After the rush of adult children of divorce who volunteered to fill out my little divorce questionnaire (98% of them on the condition of complete anonymity), I was exposed to a world that I didn't know existed. Pain, suffering, anger, confusion, sorrow, insecurity, grief, disconnectedness--often many long years, even decades, after the divorce of their parents. So many different circumstances, completely different stories, and yet the same universal feelings. (Since my book was published, the contributors themselves have remarked that they sometimes thought the words of fellow contributors were their own!) 

Because of the silence and the hidden pain, these adult children of divorce did not even know that there were others like them! I could write several blog posts just on that point alone, and how the knowledge of others who understand them has been a huge relief and help in healing. One contributor compared the knowledge and friendship of the others to a reunion of "old war buddies."

They are all veterans of those wars, indeed, but they thought they were the only ones still nursing the old shrapnel from the explosion that blew apart their families--and their foundational security.

And that leads me to what I really want to say: The absolute disbelief I have at the unwillingness of much of the general public to hear what the children of divorce have to say. I can't get over it. Every time I post the words of the children of divorce on my Facebook page, two things happen. 

First, I get a flurry of responses from children of divorce (or abandoned spouses), thanking me for giving them a voice. Usually this is done via private message, so as not to out themselves. 

And then, on my page and others' pages (those who post the link or commentary from Primal Loss), there are the "divorce defenders." They are not only unhappy with any talk that says divorce harms children, they also want no part in hearing what the 70 contributors to my book have to say. When someone really digs in, touting the beauty and goodness of divorce (and yes, many are Catholic), I have offered to email a free PDF copy of the book, no strings attached, just so they can hear the voices of the children. (Only one woman veeeeeeery reluctantly agreed to receive it, and I have yet to hear back from her.)

One woman went so far as to question why a book like mine was even written. She asked, repeatedly, What purpose does it serve? Why is it published at all? In fact, a book like mine, she said, should not be published. I kid you not.

So, what is this deeply offensive book? Aside from the introduction and a few other components, it's not my words. In fact, the bulk of the book consists of eight chapters that contain not a single word of mine. Eight chapters of "no Leila." I did not "write" the book. The children of divorce wrote the book. They answered eight simple questions posed to them about their experiences and feelings and thoughts about the breakup of their families. I did not cherry-pick and I did not censor. I let them talk. And yet, that, apparently, is going too far.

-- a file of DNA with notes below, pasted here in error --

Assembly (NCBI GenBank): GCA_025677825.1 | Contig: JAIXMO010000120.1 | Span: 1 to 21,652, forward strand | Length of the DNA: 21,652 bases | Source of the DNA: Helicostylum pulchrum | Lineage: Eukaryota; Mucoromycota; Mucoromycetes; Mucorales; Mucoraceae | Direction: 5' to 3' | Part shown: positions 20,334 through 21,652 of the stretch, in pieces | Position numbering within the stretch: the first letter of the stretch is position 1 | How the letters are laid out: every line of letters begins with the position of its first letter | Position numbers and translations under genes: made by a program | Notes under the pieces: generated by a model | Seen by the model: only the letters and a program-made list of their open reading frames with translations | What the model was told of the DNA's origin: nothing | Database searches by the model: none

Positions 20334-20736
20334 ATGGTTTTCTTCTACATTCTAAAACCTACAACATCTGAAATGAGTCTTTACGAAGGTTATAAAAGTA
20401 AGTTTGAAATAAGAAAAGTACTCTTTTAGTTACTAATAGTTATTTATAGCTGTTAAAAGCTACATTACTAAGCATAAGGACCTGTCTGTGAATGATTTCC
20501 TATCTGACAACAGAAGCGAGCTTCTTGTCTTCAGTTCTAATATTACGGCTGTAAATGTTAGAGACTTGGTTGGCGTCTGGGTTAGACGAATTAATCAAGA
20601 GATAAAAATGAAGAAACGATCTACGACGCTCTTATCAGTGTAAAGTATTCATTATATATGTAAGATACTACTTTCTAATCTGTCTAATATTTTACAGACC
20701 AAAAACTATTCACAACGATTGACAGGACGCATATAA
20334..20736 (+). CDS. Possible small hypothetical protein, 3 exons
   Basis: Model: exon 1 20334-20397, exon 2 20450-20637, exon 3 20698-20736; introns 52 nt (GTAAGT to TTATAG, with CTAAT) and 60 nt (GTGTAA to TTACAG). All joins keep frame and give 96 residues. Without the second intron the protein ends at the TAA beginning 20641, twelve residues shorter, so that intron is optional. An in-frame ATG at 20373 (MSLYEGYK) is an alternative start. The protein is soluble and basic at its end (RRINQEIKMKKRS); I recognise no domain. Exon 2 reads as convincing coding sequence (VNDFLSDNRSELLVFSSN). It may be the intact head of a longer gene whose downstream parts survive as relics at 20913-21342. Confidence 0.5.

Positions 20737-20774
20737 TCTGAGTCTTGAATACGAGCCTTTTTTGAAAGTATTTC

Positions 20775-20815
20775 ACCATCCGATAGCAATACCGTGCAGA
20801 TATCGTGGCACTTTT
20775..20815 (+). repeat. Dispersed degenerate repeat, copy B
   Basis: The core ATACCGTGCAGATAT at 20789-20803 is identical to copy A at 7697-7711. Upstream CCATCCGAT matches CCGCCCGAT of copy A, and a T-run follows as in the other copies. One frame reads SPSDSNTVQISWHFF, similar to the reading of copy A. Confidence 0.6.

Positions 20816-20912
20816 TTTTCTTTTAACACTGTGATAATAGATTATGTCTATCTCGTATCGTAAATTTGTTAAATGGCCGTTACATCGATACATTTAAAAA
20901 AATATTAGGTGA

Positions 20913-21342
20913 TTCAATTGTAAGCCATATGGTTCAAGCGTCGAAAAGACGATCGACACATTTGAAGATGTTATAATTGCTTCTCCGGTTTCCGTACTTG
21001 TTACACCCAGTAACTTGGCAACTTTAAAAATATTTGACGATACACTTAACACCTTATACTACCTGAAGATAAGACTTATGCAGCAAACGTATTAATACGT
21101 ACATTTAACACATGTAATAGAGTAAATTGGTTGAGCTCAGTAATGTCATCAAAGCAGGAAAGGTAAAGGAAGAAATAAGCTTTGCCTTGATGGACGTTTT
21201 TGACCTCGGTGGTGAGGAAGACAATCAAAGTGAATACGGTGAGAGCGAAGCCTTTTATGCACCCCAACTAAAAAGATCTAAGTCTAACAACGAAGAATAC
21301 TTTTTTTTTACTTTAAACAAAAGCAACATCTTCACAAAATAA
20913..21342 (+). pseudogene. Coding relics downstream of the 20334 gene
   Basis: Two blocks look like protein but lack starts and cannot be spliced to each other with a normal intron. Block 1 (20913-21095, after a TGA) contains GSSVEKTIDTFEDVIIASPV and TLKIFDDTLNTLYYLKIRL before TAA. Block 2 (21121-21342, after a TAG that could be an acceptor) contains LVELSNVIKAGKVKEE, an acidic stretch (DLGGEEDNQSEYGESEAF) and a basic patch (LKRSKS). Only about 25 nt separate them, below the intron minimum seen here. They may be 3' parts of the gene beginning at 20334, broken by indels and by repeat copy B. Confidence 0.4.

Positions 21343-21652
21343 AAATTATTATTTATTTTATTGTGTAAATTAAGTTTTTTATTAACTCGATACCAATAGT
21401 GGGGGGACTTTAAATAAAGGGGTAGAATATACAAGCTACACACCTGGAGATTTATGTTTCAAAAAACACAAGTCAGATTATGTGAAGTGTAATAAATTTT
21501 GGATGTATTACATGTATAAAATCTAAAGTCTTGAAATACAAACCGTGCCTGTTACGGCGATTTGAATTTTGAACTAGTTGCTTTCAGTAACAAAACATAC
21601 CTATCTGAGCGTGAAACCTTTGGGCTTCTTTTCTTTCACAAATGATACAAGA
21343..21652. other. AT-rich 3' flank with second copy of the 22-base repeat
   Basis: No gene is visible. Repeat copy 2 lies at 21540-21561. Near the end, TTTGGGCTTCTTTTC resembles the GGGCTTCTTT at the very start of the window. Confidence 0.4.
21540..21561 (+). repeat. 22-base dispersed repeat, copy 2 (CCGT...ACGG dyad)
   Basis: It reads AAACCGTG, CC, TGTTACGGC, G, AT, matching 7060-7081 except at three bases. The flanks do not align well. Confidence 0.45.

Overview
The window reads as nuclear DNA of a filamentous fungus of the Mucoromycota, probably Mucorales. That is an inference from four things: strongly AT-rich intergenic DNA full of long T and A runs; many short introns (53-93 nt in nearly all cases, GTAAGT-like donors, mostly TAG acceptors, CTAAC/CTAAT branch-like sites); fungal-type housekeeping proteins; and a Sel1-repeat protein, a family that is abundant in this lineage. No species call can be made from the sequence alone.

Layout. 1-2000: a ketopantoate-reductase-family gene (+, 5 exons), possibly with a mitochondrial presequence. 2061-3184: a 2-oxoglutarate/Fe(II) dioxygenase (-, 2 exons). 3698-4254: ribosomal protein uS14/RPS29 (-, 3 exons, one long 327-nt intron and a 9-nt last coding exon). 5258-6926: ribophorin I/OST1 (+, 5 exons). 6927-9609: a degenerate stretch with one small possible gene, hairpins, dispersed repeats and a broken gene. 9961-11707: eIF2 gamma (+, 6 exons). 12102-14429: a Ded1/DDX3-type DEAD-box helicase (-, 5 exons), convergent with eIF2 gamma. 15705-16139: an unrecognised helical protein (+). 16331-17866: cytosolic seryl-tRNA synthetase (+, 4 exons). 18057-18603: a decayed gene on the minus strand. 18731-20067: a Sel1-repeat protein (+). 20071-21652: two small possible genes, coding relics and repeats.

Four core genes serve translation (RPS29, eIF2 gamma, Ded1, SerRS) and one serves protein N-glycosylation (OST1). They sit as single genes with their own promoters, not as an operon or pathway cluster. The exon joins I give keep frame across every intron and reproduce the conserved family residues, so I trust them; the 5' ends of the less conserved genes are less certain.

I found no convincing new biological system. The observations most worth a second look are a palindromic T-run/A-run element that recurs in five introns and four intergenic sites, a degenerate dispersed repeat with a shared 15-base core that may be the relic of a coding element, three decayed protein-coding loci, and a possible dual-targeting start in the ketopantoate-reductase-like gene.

A question I have taken to asking those who resent the book's existence: Do you think that the voices of the children of divorce are too frequently heard? Do they talk too much? Is their view presented too often? Or...could it be the opposite? Could it be that the adults, the divorced parents, the culture of no-fault divorce get the bulk of the time and attention and sympathy? If we are honest, we know it's the latter.

Seeing how quickly the children of divorce are pounced upon and their perspective invalidated, I now understand why they don't speak, or only speak anonymously (and even then, with terror of being found out). Grown men and women, afraid to say how they really feel about their parents' divorce, even decades later! Why? Because they don't want to hurt their parents, whom they love; because they don't feel secure enough to tell the truth (if one has seen that conflict leads to permanent separation, one learns to avoid conflict); because the divorce narrative cannot be contradicted without serious consequences and penalties; because when they do speak, they are reminded--scolded!--that they are wrong and the divorced parent is right. 

I've seen it happen now, with my own eyes, and it's as shocking to me as it is (now) predictable.

When my friend Alishia (the inspiration for the book) told me carefully worded and oh, so casual stories over the course of a few years about the effects of her parents' divorce on her life, I encouraged her to write about it--but she always demurred. Turns out, it was wise that she did not write her own book, as that would have set her up as a target... which would have been devastating. Not only would she have been accused of having an ax to grind against her parents, but she would've had to beat a hasty retreat from the onslaught, to protect herself emotionally (something children of divorce learn early). 

As for me, I have no skin in the game. I can take the attacks and not be wounded. I can give the children a place to speak, where they can be free to say what they could never say to their own parents, much less the rest of the divorce-affirming culture. (By the way, I can count on one hand how many of the 70 actually disclosed to their parents that they participated in this book; in fact, most have told only their spouses and very few others; this is how guarded they still are.)

Okay, it's late (actually early). I've got to get to bed. But please, allow this book to have its place in the divorce discussion. Let the children of divorce have their small say. We hear from the divorced/divorcing adults all the time. Surely there is a little place at the table for those who are most affected and least able to have any say in the break up of their families. 


And please, pray for them. They are incredible and strong, but they have a lot of healing still to do, and I hope we will allow them that. And the healing begins by giving them their voice and actually listening to what they are telling us. 








The Foreword to the book can be found, now as its own explosive article, here: